Generative organizations have the capacity to enrich collective strengths, virtues, and capabilities. By “collective” capabilities, I mean not just the capabilities of the organization, but of the individuals within it, the organization’s partners, the organization’s community, and the organization’s economy.

Generative organizations focus on creating creating the networks, systems, principles and practices that allow individuals, other organizations, communities, and networks to flourish. As Grant and Notter describe it, generative organizations produce and create value for themselves and the whole system as they grow.

Which sounds an awful lot like being boosty.

What next steps, dear friends?

Business people may be unfamiliar with the term ‘generative’, but they are longing to find, join and invest in organizations that are generative.

So should I add the word ‘generative’ into my definition of Boosting? Or simply toss out the word and hope that it piques people’s interest?


See also:

Humanize: How people-centric organizations succeed in a social world, by Jamie Notter and Maddie Grant
Being a social organization means being generative, by Maddie Grant
Defining Thick Value in a Boost Economy
5 Ways to Expand How We Think About Value in a Boost Economy
Are Your Social Business Systems Designed for Extraction or Contribution?

Image: Technicolor Polygons (from generative design code) AttributionNoncommercialShare Alike Some rights reserved by Paulo Colacino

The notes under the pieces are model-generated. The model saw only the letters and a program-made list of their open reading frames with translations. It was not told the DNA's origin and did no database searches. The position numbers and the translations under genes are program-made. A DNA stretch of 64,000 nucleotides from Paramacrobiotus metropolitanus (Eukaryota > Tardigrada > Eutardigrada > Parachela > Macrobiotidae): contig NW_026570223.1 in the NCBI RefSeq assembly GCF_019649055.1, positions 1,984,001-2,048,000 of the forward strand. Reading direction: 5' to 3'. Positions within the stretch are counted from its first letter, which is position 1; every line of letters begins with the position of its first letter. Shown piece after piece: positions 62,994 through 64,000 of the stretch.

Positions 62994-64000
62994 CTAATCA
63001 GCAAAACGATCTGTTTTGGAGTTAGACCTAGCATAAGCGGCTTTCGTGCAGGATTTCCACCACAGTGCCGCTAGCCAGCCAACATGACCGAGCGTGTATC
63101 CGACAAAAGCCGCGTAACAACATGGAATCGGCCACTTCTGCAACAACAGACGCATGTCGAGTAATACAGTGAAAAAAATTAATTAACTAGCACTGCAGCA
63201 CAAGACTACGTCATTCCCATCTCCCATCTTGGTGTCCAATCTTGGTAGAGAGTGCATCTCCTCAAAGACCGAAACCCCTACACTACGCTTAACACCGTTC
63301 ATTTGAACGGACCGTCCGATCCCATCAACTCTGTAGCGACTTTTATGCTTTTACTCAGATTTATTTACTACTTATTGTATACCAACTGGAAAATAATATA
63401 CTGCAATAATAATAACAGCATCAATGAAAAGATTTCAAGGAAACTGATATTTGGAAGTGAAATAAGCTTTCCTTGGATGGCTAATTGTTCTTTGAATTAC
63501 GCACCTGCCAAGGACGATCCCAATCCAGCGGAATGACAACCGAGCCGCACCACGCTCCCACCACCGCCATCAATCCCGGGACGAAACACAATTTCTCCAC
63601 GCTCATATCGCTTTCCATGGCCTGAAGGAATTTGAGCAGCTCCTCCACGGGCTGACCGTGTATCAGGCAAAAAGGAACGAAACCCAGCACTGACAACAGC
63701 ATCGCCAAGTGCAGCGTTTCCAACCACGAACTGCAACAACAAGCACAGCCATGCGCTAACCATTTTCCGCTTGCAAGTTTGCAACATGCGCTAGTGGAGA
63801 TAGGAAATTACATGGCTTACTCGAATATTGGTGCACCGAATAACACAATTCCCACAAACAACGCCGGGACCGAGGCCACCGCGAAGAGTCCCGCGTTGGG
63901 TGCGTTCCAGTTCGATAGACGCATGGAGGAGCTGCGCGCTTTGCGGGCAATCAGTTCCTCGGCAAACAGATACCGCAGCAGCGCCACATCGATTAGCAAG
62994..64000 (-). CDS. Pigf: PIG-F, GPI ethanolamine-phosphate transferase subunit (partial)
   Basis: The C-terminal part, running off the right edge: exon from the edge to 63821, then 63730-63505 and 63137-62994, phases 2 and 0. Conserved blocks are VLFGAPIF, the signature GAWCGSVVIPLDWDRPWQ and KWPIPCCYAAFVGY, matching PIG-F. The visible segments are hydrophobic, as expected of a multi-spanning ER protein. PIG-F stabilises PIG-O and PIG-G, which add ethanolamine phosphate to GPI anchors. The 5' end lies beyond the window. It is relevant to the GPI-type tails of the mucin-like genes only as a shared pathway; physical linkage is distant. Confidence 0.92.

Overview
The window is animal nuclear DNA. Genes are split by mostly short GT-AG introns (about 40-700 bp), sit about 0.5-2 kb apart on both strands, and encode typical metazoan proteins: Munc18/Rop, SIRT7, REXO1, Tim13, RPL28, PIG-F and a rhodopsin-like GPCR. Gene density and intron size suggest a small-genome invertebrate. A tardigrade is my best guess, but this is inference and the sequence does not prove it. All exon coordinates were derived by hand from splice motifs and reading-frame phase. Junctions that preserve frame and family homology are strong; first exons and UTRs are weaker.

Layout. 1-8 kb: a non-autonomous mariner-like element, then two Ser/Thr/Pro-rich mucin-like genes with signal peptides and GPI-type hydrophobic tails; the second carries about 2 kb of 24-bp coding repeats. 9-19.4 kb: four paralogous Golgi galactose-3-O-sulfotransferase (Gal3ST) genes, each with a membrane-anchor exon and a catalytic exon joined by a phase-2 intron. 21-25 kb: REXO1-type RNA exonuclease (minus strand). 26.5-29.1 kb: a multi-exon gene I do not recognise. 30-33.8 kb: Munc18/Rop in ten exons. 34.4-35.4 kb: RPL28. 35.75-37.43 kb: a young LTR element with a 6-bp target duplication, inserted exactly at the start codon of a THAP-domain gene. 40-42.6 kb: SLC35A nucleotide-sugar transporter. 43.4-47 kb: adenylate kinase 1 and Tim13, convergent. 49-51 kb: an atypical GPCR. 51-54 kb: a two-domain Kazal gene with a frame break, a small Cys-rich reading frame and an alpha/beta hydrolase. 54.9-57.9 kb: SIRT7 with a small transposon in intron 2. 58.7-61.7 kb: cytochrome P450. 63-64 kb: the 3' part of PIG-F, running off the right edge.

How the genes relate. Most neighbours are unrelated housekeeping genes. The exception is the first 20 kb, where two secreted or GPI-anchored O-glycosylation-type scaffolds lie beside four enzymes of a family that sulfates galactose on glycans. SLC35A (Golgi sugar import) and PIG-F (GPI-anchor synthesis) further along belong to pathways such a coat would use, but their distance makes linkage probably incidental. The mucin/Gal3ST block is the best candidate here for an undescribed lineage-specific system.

Jeremy Lewis December 12, 2013 at 4:52 am

It’s been a while since I left a comment CV, hope you are well. I have been following your posts on the Boost Economy and I think you’re right on the money with the term ‘generative’. The opposite of entropy, I like that. There is so much corporate decay and yet those with generosity can somehow transcend that world and be creative. Creative in terms of coming together to generate more value for society.

cv harquail December 12, 2013 at 11:36 am

Jeremy, I love that you picked up on the idea of decay… which I kindof tossed in there rather offhandedly. Usually I think of the life of an organization being sucked dry by productivity demands, but the idea of decay is important too. Decay comes from a lack of care and a lack of attention — and I guess too a lack of opportunity to be renewed. I’m not sure yet how the various practices I’m thinking of address decay but I must have some idea back there or it wouldn’t have come up. Hmmm.
Thanks also for continuing to read the boost stuff. I means a lot to me to know you’re out there. 😉

Michelle Holliday December 12, 2013 at 9:10 am

Fantastic, CV. I also use the word “generative” as part of the definition of a “thrivable” organization. Your article adds important clarity and impetus. Thank you.